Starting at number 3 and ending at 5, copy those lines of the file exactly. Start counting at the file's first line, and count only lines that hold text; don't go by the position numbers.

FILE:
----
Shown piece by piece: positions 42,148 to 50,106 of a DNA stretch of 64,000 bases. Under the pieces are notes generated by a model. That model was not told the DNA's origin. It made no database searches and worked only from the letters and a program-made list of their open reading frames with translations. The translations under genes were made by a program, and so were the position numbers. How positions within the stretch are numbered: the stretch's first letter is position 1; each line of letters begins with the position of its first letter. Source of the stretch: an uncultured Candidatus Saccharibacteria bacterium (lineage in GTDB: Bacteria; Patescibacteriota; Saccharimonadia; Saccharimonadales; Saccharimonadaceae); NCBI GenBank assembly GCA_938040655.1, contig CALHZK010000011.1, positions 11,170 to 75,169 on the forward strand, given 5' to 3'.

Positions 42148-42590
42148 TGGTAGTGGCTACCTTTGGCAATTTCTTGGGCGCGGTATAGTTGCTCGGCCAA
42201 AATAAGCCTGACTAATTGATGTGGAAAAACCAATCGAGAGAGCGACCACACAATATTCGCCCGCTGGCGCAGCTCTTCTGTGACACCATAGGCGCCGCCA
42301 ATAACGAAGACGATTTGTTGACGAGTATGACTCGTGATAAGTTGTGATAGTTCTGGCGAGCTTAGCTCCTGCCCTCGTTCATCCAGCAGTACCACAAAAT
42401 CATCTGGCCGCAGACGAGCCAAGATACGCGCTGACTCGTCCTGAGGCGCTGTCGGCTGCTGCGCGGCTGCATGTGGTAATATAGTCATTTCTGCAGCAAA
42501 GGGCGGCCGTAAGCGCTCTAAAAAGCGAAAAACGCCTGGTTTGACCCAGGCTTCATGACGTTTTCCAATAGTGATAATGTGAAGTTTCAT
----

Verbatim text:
42148 TGGTAGTGGCTACCTTTGGCAATTTCTTGGGCGCGGTATAGTTGCTCGGCCAA
42201 AATAAGCCTGACTAATTGATGTGGAAAAACCAATCGAGAGAGCGACCACACAATATTCGCCCGCTGGCGCAGCTCTTCTGTGACACCATAGGCGCCGCCA
42301 ATAACGAAGACGATTTGTTGACGAGTATGACTCGTGATAAGTTGTGATAGTTCTGGCGAGCTTAGCTCCTGCCCTCGTTCATCCAGCAGTACCACAAAAT